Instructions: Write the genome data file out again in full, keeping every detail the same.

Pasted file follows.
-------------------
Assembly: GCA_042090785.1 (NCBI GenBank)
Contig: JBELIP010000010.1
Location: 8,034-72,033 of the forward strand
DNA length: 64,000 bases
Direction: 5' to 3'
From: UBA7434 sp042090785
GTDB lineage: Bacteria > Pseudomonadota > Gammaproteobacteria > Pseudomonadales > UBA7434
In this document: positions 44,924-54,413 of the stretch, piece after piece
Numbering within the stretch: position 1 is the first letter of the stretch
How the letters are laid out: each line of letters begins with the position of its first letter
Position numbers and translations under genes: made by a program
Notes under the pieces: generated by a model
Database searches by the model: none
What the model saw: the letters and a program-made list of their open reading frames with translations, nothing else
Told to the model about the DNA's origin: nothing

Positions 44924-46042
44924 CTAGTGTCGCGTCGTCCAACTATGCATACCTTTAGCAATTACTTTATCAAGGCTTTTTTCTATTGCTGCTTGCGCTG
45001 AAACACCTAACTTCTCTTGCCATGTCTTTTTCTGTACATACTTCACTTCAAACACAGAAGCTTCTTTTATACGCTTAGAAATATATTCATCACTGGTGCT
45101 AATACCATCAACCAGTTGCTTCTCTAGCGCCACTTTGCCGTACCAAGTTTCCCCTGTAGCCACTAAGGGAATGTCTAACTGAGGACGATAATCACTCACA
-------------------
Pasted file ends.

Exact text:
Assembly: GCA_042090785.1 (NCBI GenBank)
Contig: JBELIP010000010.1
Location: 8,034-72,033 of the forward strand
DNA length: 64,000 bases
Direction: 5' to 3'
From: UBA7434 sp042090785
GTDB lineage: Bacteria > Pseudomonadota > Gammaproteobacteria > Pseudomonadales > UBA7434
In this document: positions 44,924-54,413 of the stretch, piece after piece
Numbering within the stretch: position 1 is the first letter of the stretch
How the letters are laid out: each line of letters begins with the position of its first letter
Position numbers and translations under genes: made by a program
Notes under the pieces: generated by a model
Database searches by the model: none
What the model saw: the letters and a program-made list of their open reading frames with translations, nothing else
Told to the model about the DNA's origin: nothing

Positions 44924-46042
44924 CTAGTGTCGCGTCGTCCAACTATGCATACCTTTAGCAATTACTTTATCAAGGCTTTTTTCTATTGCTGCTTGCGCTG
45001 AAACACCTAACTTCTCTTGCCATGTCTTTTTCTGTACATACTTCACTTCAAACACAGAAGCTTCTTTTATACGCTTAGAAATATATTCATCACTGGTGCT
45101 AATACCATCAACCAGTTGCTTCTCTAGCGCCACTTTGCCGTACCAAGTTTCCCCTGTAGCCACTAAGGGAATGTCTAACTGAGGACGATAATCACTCACA